Where we live, corn and soybean fields abound, while woods and other wilderness areas are harder to come by. But, we only have to drive for half an hour or 45 minutes to get to a number of state and county parks, which we often do on the weekends. Better yet, just ten minutes down the road is a small nature preserve that we often go to, and for the days when time is tight we usually just stop by our local city park for a while, so that the girls can play and blow off some steam outdoors.
My point is that regardless of where you live, it’s possible to find nature – you’ve just got to know where to look. And parks – whether they’re national, state, county or city parks – are a great place to start!
I’m telling you this because May 16 marks the fifth annual National Kids to Parks Day, which was started by the National Park Trust to encourage children across the country to “explore their neighborhood parks and discover science, history, nature and adventure right around the corner or just across town.” If you take the pledge to bring the kids to a park on May 16 you will be entered to win a Nikon COOLPIX L830 camera. PLUS, if you enter the giveaway at the end of this post you have a chance of winning even more cool prizes!
Before you head out, read these tips for a successful trip to the park:
- Do your research
Sure, everybody loves going to Yellowstone or Yosemite, but don’t overlook the gems in your own backyard. Challenge yourself to visit at least one or two local or state parks that you’ve never been to this year. Discover the Forest has a handy search engine that can help you find a state or national forest or park near you. Google your state’s Department of Natural Resources (or equivalent) for listings of county and local parks, or simpler yet, just use Google Maps and zoom in on the green areas. A little research before you head out can go a long way. Who knows – you may find a new favorite hangout!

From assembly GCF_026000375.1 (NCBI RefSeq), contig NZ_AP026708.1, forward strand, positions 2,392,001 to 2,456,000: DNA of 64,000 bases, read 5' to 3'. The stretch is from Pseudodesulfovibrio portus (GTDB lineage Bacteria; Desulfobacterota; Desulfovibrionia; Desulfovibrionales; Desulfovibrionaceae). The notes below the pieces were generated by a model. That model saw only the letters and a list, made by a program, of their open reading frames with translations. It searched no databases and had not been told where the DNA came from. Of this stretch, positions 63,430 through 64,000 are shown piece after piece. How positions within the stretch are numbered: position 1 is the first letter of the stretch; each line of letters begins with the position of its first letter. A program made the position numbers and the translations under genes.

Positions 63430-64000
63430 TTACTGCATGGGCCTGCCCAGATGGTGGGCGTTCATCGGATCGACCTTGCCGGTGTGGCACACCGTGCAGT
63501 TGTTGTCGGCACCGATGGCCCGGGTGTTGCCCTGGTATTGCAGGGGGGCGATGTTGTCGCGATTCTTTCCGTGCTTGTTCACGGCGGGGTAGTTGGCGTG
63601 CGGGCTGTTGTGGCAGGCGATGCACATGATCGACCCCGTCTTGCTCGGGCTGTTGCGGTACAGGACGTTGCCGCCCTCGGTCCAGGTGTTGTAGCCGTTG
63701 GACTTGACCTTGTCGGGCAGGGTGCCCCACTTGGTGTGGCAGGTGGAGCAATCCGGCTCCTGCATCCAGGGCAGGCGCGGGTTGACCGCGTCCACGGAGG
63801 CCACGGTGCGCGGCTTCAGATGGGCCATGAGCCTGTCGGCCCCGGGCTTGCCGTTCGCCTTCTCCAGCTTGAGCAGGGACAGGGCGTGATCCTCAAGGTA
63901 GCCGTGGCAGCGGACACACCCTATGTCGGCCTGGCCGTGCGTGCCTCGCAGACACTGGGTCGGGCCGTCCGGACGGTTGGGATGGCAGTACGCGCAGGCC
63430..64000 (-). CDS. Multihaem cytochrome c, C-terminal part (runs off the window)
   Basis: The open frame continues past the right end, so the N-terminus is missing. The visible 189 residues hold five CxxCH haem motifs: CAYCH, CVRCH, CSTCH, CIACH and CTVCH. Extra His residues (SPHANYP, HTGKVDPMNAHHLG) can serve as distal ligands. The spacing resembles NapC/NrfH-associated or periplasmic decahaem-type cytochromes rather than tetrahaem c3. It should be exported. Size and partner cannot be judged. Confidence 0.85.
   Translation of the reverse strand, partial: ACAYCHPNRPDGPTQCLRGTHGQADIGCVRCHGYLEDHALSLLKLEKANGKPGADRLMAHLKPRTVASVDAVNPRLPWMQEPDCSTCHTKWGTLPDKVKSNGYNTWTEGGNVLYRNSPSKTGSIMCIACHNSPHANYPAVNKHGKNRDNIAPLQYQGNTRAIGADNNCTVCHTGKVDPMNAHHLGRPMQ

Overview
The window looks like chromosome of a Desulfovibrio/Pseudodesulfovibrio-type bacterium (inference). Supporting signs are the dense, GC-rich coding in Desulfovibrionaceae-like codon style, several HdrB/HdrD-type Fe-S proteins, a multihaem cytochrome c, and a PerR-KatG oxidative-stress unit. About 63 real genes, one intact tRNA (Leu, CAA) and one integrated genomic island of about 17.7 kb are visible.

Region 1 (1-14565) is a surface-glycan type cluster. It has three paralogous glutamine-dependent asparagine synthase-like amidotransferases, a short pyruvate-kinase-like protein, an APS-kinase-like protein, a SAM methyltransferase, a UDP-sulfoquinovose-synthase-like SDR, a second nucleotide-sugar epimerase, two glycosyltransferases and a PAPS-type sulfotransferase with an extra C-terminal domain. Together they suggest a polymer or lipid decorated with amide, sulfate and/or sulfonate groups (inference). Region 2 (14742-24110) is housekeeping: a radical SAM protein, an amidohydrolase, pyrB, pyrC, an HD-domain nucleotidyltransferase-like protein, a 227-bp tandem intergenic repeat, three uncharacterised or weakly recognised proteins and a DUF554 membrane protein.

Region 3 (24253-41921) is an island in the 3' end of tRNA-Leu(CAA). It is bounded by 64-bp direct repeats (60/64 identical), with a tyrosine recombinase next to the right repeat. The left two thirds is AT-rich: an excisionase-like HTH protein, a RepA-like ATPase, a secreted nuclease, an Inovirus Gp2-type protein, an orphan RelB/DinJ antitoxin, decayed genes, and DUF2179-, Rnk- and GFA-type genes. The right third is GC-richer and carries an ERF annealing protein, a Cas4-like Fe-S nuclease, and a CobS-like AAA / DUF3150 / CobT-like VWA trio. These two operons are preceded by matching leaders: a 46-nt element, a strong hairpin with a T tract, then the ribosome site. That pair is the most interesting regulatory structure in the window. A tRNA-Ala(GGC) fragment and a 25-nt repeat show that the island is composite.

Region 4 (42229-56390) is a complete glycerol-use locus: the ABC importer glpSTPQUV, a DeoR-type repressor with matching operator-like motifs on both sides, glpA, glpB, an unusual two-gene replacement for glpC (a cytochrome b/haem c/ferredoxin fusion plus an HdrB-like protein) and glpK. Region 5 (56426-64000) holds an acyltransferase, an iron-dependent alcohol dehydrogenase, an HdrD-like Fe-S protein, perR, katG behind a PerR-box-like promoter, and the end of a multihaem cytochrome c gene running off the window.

- Dress for the weather
I know I probably sound like a broken record at this point, but dressing for the weather is key to outdoor recreation, especially if you’re planning on hiking. Forecasts are not always (actually, are they ever?) on the mark, so bring extra layers and rain coats if there are any doubts about the weather. And this probably goes without saying, but make sure the kids wear sturdy shoes and clothes that can handle some tree climbing and dirt digging. If you’re not OK with something getting stained, wet and possible torn, it’s better to have them wear something else. Believe me, I know this all too well from experience.
- Bring a picnic
During the winter, hot chocolate is my go-to weapon for getting the girls excited to go just about anywhere outdoors. We’re a healthy family that mostly eat whole foods and reserve the sugary stuff for special occasions, but when we have picnics I make sure to always pack a little treat that I know the girls will get excited about. Plus, eating outside is a great way to bond as a family in nature!
- Let your child take the lead
If you’re hiking, let the kids lead the way on the trail, so that they can get a clear view and a sense of being in charge. Make sure to allow plenty of time for frequent stops, as your kids will likely want to stop and look for tadpoles in the creek, scale some big rocks, and chase after butterflies on the way. For more tips on hiking with young children, click here.
- Prepare some activities
This is far from mandatory, since kids tend to find many ways to entertain themselves in parks and nature areas. However, if you’re hiking or visiting a park that doesn’t have any play equipment it doesn’t hurt to have a few activities up your sleeve. It can be as simple as cloud spotting, matching leaves to the right tree or turning over some rocks to see what’s hiding underneath. I have more nature walk activities on the blog, or you can visit Nature Rocks, which has a really neat tool that lets you do customized searches for things to do, depending on the weather and what type of outdoor environment you’re in.
What are your best tips for a successful trip to a park or other nature area?
Don’t forget to enter the giveaway by using the Rafflecopter below. The giveaway is open to US residents only and ends on May 15, 2015, at midnight.
The prize package consists of a “Buddy Bison” mascot stuffed animal, 2 National Geographic Books (National Geographic Secrets of the National Parks and National Geographic Kids National Parks Guide U.S.A.), a CamelBak BPA- and BPS-free reusable bottle, a T-shirt, and a NPT Park Activity Guide. (Total value $75.)